Myanmar's ruling generals announced Thursday that a new constitution viewed by critics as a pro-government sham had been overwhelming approved by voters.
The commission in charge of the Saturday referendum said 92.4% of voters approved the constitution, state-run media reported. The pro-democracy opposition says the new constitution will enshrine military rule.
Voting was postponed in the country's largest city, Yangon, and the rest of the country's south after Tropical Cyclone Nargis hit just days before the balloting.
Most residents of the storm-ravaged areas, where disease and widespread shortages of food, clean water and medical treatment threaten the lives of injured and weak survivors, are scheduled to cast their ballots May 24.
But the military regime, which has ruled Myanmar since 1962, didn't wait for complete results before declaring that the constitution had been ratified. The announcement was made the day that the government raised the official death toll from the cyclone to 43,318, still far below estimates by the United Nations and the International Committee of the Red Cross.
News on the referendum results appeared to be greeted with quiet resignation in rain-soaked Yangon, also known as Rangoon.
Many of the city's 7 million people still don't have electricity and running water 13 days after the storm struck. The price of rice has shot up by 50%, the cost of fuel has more than doubled, and other basic needs are sapping meager savings.
Heavy rain fell in the region throughout Thursday, and foreign aid agencies, frustrated by the government's refusal to open the isolated country to a massive international relief effort, warn that the early monsoons increase the risk of another catastrophe.
The U.N. and European Union have sent officials to Yangon to try to persuade the military regime to allow foreign teams and equipment into Myanmar, also known as Burma, to assess needs and supervise the distribution of supplies.
But so far, they have met only lower ranking government ministers and officials in Yangon, not the top generals ensconced 200 miles to the north in their remote new capital in Pyinmana.
The U.N.'s humanitarian chief, John Holmes, is preparing to go to Myanmar, but like dozens of other international aid workers, he needs a visa. Holmes applied Wednesday to enter Myanmar aboard a U.N. World Food Program plane carrying supplies.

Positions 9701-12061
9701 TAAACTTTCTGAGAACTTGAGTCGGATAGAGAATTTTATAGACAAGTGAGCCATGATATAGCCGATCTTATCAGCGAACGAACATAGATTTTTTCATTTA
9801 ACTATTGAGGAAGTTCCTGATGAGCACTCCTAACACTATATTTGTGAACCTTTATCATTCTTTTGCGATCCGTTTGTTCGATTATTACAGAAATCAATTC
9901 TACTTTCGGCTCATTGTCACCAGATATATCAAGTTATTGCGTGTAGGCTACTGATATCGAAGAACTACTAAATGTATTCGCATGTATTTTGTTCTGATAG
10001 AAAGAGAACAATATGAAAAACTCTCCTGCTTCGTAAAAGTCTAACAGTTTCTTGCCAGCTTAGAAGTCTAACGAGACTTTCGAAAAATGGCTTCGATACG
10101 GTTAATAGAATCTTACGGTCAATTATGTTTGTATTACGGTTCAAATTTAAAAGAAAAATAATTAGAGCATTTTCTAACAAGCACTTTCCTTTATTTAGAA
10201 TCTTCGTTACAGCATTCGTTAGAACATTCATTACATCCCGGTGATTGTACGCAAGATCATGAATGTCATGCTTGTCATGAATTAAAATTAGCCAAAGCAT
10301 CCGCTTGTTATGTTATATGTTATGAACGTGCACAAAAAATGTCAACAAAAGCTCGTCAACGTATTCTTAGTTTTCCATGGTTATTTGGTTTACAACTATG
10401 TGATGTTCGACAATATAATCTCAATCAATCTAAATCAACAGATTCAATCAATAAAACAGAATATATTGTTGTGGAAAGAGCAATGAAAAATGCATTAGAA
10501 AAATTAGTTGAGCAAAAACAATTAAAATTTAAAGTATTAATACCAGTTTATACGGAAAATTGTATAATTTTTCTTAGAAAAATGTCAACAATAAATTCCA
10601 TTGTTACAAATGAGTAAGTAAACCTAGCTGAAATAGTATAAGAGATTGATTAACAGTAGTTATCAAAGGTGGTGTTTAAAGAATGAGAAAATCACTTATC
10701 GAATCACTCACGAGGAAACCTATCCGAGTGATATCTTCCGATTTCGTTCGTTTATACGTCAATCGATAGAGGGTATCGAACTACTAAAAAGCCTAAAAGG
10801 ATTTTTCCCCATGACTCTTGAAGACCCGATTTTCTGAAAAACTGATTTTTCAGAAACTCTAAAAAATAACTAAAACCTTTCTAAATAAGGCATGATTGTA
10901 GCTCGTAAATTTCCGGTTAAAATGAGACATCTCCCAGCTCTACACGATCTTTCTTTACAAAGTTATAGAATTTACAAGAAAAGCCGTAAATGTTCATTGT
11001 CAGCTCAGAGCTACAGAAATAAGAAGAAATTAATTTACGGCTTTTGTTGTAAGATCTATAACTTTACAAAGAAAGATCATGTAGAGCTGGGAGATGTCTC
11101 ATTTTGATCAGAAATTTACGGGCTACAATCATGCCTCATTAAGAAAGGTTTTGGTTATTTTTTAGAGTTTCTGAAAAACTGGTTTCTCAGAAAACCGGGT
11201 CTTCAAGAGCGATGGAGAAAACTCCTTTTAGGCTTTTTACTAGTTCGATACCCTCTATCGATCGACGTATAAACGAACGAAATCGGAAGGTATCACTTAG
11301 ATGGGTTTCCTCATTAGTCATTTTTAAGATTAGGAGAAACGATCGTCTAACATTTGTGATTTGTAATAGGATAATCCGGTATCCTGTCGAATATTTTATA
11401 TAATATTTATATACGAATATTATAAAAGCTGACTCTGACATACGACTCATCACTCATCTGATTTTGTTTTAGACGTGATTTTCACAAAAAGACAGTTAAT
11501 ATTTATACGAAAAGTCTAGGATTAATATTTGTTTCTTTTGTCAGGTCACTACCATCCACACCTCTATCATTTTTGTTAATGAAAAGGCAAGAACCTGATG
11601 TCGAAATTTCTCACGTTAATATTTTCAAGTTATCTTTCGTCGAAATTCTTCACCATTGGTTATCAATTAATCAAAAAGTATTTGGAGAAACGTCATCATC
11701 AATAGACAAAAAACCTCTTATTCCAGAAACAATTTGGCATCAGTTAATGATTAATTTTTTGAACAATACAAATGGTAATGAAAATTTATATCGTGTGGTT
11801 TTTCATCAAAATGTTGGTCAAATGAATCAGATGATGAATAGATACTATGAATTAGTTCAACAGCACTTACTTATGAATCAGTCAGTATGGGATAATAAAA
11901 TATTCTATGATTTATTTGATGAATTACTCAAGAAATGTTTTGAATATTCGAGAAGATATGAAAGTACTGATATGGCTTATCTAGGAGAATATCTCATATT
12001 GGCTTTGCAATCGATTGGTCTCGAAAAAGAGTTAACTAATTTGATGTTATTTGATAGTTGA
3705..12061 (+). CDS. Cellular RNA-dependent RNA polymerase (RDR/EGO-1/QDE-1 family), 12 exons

U.N. spokeswoman Michelle Montas said he hoped to go within the next five days, but had not yet received a visa, adding that "we expect he will get it."
U.N. officials are debating whether Secretary-General Ban Ki-moon should also try to enter Myanmar to show the world's eagerness to help. But Myanmar's top leader, Senior Gen. Than Shwe, has not answered Ban's phone calls or letters since the cyclone struck.
Human rights activists say the referendum was rigged by the government, which has made criticism of the regime a criminal offense.
The generals say the 194-page constitution is a key step toward democracy and have promised multiparty elections in 2010.
But the new constitution bans pro-democracy leader Aung San Suu Kyi from running for public office because she was married to a foreigner, British academic Michael Aris. He died in 1999. Many of her supporters also would be blocked from power because they have criminal records for opposing the regime.
There are at least 1,890 political prisoners in the country, including hundreds of people arrested after pro-democracy demonstrations last year, according to the Assistance Assn. for Political Prisoners, based in neighboring Thailand.
Under the new constitution, the military will appoint one-fourth of the members in both houses of parliament, ensuring that it will have veto power over future constitutional changes. The military also will have a leading role in choosing the president and two vice presidents.
Times staff writer Maggie Farley at the United Nations contributed to this report.